Reporting on negatives is a sign of optimism

The most compelling reason for devoting substantial space for media literacy in this column is not to defend journalism but to defend the wellspring of journalism.

The atmosphere in which journalists can do their work is getting vitiated by the minute. Governmental decrees, overt and covert gag orders, efforts to undermine sustainable revenue models, rumour mills, and the pitting of social media rants against news are some of the methods that have been unleashed to bring down trust in mainstream media. It would be suicidal if we did not address these issues as many citizens absorb elements of these sly criticisms and internalise them.

A vague binary

I get at least one letter a week questioning journalistic work ethics. These letters come in different forms. Sometimes readers tend to use an ideological lens. In other instances, they tend to invoke the vaguest binary of optimism and pessimism. This week, Gopal Bipin, a reader who did not mention his place of residence, asked the paper to refrain from carrying excessive negative news on COVID-19, which has been acknowledged as one of the biggest health and economic challenges that humanity is facing in a century.

He wrote: “The Hindu has become intolerably negative in its reporting these days with an overdose of criticism and pessimism at a time when the world needs positivity and hope. Its coverage of COVID-19 simply borders on relentless hype and hyperbole, unwittingly creating panic and fear psychosis in the minds of its readers. Do not think that this kind of fear mongering has no impact, even on patients recovering from COVID-19. Wise counsel needs to prevail among the reporters of The Hindu. I know of so many people who have discontinued subscription of The Hindu purely on this account... Lives have been ruined from job losses, businesses have gone bankrupt... It is time to think beyond COVID-19. The Hindu should stop its intellectual one-upmanship and return to balanced news reporting. It should not forget that it is not a scientific journal...”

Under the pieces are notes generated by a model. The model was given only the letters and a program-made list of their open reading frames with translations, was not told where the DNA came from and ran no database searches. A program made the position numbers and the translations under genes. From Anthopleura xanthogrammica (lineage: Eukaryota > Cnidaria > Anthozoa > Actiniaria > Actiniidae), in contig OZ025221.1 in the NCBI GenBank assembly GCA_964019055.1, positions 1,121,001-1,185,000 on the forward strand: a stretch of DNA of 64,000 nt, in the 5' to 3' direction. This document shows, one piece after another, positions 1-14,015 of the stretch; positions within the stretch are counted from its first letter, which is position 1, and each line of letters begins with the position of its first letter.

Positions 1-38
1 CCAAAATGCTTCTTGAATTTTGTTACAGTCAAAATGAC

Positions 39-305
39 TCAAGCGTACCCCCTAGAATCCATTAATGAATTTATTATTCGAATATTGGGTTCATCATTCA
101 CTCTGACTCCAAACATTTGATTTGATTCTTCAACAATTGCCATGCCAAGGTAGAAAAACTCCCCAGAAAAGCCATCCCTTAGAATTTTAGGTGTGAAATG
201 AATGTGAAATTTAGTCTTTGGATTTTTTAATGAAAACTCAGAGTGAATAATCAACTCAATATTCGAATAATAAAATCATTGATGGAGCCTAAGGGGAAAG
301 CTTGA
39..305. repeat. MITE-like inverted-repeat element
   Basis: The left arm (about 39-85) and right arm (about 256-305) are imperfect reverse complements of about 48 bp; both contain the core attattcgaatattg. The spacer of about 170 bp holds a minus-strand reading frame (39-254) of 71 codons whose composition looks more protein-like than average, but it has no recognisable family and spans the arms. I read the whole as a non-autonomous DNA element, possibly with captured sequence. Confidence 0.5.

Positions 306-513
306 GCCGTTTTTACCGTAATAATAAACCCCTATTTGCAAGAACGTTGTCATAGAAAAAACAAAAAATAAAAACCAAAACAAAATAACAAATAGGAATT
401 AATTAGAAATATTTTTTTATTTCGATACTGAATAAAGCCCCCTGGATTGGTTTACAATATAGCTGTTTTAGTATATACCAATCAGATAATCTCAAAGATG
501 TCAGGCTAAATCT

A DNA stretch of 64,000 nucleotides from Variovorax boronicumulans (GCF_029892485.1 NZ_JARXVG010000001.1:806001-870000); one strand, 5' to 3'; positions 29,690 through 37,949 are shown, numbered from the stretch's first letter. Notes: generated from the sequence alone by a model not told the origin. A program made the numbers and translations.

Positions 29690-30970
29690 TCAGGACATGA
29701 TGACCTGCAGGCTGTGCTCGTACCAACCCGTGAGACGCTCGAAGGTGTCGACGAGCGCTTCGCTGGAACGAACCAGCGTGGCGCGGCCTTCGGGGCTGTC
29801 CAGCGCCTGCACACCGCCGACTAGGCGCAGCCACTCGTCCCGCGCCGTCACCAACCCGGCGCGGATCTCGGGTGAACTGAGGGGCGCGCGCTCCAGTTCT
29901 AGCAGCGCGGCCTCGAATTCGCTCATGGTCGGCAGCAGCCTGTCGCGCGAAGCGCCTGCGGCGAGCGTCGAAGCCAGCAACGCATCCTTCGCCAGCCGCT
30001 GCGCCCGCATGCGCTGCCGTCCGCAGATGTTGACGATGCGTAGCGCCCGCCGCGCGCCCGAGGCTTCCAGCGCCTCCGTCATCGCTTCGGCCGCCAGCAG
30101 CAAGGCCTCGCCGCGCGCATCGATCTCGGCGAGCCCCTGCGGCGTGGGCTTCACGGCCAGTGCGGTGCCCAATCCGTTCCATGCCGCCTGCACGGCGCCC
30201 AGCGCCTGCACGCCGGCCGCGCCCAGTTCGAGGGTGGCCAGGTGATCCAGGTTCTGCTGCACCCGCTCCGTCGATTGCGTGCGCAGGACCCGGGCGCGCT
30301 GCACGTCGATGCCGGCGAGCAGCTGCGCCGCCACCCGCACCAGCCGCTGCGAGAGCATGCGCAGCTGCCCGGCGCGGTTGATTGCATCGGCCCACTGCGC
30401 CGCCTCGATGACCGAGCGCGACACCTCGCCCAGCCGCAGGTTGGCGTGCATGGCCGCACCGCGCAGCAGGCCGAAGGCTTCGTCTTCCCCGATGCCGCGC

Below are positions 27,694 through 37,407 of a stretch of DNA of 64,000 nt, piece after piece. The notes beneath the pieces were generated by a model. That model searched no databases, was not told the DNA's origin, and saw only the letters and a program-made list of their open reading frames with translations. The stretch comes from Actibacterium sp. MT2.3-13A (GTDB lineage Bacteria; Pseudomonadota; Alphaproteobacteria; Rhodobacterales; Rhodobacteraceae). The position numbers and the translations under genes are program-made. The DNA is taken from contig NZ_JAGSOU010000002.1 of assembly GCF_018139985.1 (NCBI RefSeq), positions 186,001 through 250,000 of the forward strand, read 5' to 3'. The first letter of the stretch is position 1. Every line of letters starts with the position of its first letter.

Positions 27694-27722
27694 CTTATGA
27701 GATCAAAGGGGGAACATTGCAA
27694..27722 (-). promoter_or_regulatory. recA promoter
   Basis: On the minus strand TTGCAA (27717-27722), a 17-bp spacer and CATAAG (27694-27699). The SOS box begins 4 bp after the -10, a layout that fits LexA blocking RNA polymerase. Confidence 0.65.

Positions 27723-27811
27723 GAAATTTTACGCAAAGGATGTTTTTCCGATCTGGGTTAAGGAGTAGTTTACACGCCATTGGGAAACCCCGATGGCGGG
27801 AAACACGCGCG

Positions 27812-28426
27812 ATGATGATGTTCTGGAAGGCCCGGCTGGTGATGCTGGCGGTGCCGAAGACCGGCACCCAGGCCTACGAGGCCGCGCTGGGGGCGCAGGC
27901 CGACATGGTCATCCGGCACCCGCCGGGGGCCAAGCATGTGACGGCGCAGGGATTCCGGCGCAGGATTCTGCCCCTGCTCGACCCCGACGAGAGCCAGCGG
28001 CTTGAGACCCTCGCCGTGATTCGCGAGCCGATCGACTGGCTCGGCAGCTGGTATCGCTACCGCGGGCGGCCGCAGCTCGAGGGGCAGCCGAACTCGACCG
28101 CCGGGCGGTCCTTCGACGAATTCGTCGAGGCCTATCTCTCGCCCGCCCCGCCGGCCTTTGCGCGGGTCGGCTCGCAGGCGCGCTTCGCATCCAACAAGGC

While one can understand the angst of a citizen living under the shadow of a pandemic that has not just threatened lives but also the livelihood of millions, it is important to remember the fundamental role of a newspaper. It has to constantly fulfil three ‘i’s: inform, interpret and illuminate. One of the tasks that journalists do is to confront the distortions from the top to restore the space for a dispassionate look at events, policies and the people shaping our livelihoods.

The need for muckrakers

Former U.S. President Theodore Roosevelt, in his speech on April 14, 1906, pejoratively called journalists and critics “muckrakers”. According to historians, this particular reference was taken from John Bunyan’s The Pilgrim’s Progress. Bunyan wrote: “the Man with the Muck Rake... who could look no way but downward.” Journalists were quick to convert the pejorative term to a respectable one that denotes social concern and courageous exposition.

Journalists for over a century have known that reporting on negative developments, scrutinising ineffective governmental measures, and holding those in power to account are signs of optimism, not pessimism.

John Keane, co-founder of the Sydney Democracy Network and Professor of Politics at the University of Sydney, said that every generation needs its share of muckrakers. His argument is that muckrakers put their finger on a perennial problem for which democracy is a solution: the power of elites always thrives on secrecy, silence and invisibility. He wrote: “Gathering behind closed doors and deciding things in peace and private quiet is their speciality. Little wonder then that in media-saturated societies, to put things paradoxically, muckrakers ensure that unexpected ‘leaks’ and revelations become predictably commonplace.”

As a journalist for nearly four decades, I have been witness to countless instances where journalistic exposés have led to timely course corrections. I am convinced that if journalists were pessimists, that would show in their journalism. It is often called ‘fluff’ or ‘public relations journalism’ and tends to become an apology for the ruling elites. On the other hand, if journalists are optimists, they will aggressively point out failures and hope for course corrections.

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Printable version | Sep 18, 2021 3:20:23 AM |

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